Thursday, 3 January 2013
Wordsmiths to the World
Monocle Magazine hit the headlines a few months ago by putting Britain number one in its “Soft Power” league, claiming we were the “most powerful nation in the world in terms of cultural influence”.
Admittedly that was in the wake of the Olympic/Jubilee euphoria, but even if you discount the hyperbole, British writers should still be feeling pretty cheerful about the future. If we cast our minds back to Danny Boyle’s Olympic opening ceremony, a huge part of the show referenced characters who originated in the minds of British writers – Messrs Potter and Bond obviously, Mary Poppins, Captain Hook, Cruella de Vil – all now clichéd images certainly, but our clichés none the less.
Looking back over my ghostwriting client list of the last few years I am struck by how many of them are international – India, Nigeria, China, America, Uganda, Switzerland, Greece, Cyprus, Monaco, Bermuda, Brazil, the Netherlands, Australia, the United Arab Emirates ….
This seems to have come about firstly because the internet makes hiring a ghost in a different country a relatively simple process, and secondly because British writers and publishers have a global reputation as steeped in heritage and folklore as our pop musicians, fashion designers and royal folk. When the world thinks of British writing a number of mighty figures spring readily to mind; from Austen, Shakespeare, Byron and Dickens, through Fleming, Orwell and Greene to Rowling and the rest.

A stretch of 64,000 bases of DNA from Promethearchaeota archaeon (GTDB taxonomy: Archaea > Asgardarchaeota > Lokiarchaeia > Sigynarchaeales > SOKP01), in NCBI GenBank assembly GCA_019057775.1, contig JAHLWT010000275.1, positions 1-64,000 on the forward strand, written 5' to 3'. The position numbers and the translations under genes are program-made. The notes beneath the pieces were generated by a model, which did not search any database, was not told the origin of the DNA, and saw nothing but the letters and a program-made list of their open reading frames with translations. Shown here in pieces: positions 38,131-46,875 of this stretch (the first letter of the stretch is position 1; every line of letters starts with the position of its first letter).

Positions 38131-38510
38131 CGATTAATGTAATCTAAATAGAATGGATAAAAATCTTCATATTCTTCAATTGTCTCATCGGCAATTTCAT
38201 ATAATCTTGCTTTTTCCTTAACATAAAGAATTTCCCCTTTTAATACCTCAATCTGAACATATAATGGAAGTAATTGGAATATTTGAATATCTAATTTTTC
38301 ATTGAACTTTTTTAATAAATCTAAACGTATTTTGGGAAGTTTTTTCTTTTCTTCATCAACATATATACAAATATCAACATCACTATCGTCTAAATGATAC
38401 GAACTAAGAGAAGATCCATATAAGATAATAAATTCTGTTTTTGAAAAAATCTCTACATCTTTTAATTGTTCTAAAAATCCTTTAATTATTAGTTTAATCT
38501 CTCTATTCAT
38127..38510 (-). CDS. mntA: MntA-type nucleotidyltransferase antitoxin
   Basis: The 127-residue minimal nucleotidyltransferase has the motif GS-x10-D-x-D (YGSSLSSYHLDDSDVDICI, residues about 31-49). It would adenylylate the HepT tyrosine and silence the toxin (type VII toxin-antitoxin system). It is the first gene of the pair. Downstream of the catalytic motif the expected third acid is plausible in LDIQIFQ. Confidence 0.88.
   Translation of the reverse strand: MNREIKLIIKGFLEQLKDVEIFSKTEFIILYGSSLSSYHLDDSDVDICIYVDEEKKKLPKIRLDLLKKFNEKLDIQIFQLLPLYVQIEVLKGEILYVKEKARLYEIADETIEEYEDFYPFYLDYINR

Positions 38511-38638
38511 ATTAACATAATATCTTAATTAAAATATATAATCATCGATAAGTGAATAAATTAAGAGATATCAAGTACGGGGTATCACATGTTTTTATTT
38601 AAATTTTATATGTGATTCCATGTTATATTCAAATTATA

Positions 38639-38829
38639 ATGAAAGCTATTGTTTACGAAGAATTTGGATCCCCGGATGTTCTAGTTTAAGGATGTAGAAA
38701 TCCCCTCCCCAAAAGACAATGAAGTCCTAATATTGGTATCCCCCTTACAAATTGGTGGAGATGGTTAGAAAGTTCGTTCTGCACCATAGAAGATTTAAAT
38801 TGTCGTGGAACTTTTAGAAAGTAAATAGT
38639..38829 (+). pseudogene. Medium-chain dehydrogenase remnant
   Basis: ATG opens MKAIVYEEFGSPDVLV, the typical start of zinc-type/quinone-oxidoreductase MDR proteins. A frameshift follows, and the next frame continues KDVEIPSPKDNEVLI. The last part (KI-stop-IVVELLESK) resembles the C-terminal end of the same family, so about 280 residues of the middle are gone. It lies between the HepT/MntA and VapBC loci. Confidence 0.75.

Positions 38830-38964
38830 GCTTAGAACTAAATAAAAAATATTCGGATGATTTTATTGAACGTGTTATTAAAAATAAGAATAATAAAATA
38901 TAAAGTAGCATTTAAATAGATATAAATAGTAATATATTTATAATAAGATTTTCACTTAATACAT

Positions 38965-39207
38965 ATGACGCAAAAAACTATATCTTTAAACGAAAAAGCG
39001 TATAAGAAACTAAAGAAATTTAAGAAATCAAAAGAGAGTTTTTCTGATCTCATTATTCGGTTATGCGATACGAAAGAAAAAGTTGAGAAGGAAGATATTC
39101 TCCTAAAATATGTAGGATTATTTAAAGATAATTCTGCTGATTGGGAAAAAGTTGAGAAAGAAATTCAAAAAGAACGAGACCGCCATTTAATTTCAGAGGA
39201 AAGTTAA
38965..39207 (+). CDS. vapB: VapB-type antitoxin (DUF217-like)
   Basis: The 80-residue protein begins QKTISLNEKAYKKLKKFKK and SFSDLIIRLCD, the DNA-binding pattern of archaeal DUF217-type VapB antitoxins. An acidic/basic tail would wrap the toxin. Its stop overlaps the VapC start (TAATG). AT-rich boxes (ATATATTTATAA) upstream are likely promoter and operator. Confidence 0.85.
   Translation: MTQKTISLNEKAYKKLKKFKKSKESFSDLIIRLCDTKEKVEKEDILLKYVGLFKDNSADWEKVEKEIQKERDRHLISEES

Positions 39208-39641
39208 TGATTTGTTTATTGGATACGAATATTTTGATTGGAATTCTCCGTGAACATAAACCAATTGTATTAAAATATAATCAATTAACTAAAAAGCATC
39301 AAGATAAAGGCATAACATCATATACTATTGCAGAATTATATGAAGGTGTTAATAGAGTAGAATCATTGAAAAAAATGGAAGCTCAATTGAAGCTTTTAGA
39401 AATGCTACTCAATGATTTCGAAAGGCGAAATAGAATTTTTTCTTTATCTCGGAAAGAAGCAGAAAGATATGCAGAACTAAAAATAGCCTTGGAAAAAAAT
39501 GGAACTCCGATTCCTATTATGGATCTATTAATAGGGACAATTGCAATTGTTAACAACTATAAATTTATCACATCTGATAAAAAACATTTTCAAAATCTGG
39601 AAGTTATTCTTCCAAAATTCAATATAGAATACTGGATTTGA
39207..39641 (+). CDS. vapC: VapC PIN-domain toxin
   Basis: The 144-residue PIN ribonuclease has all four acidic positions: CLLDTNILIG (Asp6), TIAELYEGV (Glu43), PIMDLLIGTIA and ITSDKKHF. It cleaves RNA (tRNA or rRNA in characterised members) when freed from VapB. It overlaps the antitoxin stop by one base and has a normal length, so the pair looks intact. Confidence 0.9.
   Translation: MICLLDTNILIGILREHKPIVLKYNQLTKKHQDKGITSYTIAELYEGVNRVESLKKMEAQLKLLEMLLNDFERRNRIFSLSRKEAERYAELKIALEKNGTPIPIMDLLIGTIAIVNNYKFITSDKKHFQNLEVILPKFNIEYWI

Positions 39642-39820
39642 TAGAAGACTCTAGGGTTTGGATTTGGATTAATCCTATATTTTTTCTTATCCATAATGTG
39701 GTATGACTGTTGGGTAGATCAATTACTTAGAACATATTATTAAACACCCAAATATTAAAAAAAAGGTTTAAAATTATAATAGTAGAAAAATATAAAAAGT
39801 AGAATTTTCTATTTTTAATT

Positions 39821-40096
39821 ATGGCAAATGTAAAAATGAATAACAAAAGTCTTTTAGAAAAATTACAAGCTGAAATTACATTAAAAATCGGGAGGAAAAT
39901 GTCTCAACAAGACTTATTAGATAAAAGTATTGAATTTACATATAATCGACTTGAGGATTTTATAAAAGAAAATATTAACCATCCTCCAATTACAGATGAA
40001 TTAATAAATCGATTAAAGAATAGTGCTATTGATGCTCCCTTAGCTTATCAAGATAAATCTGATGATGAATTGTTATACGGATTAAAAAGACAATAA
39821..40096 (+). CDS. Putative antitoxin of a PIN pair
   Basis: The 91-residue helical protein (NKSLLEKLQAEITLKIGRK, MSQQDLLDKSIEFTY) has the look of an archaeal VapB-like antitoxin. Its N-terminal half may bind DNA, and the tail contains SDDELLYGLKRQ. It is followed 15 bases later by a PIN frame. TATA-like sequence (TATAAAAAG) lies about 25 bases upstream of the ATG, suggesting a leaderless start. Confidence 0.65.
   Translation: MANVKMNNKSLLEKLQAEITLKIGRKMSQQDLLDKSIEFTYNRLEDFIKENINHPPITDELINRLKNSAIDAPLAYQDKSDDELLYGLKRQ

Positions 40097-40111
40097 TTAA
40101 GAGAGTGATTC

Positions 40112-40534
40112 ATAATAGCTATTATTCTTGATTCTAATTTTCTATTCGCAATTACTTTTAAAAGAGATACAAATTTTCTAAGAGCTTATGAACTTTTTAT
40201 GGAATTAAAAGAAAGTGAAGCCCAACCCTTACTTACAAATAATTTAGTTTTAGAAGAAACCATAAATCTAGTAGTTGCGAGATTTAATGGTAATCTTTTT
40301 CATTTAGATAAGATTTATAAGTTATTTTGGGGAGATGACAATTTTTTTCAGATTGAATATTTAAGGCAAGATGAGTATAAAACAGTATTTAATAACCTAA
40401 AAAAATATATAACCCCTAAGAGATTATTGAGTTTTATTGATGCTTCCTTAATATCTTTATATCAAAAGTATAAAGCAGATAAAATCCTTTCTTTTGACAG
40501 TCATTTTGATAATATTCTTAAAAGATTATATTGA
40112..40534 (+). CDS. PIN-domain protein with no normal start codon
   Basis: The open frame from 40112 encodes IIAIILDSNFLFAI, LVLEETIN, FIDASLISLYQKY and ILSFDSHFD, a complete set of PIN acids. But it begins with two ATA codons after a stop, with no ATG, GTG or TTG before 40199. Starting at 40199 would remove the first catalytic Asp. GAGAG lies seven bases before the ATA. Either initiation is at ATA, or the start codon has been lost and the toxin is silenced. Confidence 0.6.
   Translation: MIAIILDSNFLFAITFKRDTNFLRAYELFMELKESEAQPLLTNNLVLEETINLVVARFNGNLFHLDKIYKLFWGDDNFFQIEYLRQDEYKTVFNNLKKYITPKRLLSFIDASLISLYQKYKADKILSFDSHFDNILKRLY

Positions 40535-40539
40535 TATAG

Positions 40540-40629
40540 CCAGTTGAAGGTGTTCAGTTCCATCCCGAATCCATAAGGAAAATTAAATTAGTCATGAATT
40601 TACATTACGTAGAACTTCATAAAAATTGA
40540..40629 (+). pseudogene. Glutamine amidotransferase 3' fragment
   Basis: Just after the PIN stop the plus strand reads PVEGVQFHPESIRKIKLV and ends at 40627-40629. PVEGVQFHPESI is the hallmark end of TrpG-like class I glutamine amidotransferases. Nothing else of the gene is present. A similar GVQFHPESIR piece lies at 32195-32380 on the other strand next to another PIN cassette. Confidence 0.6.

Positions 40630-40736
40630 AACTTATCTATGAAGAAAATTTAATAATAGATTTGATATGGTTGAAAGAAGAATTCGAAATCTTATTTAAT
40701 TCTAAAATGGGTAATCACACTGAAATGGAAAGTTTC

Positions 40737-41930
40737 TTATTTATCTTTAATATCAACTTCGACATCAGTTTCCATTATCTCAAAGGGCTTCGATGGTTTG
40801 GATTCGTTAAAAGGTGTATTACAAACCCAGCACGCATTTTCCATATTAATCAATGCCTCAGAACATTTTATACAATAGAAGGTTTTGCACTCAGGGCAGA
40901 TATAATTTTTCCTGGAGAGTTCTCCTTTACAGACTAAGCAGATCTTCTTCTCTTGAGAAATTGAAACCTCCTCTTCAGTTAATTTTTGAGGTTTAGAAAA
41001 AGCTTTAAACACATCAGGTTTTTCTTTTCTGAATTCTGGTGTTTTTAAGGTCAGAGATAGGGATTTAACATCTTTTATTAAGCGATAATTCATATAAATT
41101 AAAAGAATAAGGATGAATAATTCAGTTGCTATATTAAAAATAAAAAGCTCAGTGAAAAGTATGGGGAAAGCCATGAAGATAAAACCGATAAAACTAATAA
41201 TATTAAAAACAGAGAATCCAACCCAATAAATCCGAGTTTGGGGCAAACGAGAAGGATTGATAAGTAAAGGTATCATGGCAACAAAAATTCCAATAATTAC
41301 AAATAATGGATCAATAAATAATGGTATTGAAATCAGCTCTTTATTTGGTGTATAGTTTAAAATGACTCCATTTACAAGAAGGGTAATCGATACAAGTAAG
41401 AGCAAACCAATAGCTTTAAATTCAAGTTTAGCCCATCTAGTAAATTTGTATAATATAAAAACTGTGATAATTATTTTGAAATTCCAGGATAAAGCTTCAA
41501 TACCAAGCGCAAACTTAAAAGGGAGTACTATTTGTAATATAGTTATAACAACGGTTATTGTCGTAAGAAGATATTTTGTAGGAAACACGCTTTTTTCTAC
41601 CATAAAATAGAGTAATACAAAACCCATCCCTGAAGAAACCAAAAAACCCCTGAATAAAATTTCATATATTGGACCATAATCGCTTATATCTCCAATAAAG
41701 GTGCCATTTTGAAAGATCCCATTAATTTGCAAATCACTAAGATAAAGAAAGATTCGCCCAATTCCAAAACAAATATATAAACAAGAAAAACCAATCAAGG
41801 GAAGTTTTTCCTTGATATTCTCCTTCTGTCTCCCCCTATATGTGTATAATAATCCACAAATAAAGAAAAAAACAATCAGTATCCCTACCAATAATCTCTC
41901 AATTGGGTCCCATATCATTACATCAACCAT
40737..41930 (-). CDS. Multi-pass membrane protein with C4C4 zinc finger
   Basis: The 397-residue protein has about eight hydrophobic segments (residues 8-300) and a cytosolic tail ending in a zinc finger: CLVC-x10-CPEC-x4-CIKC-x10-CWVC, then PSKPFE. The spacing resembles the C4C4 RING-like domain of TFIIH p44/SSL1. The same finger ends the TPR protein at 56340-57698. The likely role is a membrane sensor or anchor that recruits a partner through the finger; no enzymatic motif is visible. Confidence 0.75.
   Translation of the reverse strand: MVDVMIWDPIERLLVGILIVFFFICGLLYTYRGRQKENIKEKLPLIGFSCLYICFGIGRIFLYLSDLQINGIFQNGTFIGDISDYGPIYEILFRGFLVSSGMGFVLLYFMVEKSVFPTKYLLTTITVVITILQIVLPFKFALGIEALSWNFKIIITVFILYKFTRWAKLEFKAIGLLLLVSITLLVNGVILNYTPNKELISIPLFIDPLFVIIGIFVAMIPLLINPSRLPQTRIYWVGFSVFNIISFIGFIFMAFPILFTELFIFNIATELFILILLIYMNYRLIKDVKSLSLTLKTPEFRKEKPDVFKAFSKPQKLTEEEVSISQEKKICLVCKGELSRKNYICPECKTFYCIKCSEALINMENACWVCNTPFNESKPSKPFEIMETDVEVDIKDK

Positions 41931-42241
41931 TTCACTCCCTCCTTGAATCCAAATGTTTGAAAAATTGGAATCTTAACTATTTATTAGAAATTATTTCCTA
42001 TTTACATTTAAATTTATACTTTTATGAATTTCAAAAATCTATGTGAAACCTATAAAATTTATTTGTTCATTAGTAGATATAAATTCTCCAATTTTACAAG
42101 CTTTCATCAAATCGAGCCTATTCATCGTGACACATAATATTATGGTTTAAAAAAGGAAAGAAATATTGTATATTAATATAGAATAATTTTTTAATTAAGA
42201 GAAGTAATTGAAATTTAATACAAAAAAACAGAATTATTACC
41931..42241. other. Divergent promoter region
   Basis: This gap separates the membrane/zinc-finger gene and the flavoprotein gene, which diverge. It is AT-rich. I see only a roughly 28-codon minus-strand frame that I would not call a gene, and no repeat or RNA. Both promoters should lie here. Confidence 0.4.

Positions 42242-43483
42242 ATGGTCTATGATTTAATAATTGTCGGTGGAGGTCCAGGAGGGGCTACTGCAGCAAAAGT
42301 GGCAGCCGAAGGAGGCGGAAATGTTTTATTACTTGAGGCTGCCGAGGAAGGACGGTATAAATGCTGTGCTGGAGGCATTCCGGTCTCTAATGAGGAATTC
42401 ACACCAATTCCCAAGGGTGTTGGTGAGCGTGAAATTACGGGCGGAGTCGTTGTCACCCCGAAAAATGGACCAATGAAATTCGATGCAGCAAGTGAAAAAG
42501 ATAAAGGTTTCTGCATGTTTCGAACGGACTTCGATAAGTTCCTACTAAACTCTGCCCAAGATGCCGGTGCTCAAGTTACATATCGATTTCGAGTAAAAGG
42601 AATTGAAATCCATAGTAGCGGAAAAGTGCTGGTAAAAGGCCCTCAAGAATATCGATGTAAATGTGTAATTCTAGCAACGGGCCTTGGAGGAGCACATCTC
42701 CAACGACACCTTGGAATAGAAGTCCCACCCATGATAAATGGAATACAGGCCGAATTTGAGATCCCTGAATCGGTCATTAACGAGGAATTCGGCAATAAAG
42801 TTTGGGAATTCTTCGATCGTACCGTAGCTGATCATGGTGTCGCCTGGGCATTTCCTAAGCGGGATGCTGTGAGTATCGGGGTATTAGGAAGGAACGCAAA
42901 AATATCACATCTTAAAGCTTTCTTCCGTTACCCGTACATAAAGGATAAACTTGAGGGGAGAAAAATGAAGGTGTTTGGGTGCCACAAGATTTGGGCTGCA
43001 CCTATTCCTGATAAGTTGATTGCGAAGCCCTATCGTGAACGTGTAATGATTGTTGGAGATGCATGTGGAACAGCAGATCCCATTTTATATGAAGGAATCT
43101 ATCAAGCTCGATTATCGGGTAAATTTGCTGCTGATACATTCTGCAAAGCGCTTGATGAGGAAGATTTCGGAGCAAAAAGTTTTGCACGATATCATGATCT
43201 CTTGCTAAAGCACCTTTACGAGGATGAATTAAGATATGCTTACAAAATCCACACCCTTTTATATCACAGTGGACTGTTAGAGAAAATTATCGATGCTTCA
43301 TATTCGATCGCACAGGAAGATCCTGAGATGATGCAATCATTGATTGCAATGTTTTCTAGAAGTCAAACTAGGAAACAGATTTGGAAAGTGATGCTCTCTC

Fortunately for us there is also the fact that English is now the second language of the majority of literate people on the planet, while it is our “first” language, giving us a definite advantage when it comes to spinning tales.
We can now proudly set up our stalls as wordsmiths to the world, just like the educated scribes who plied their trade in the marketplaces of the ancient world, and exercise our newfound “soft power” to the advantage of all.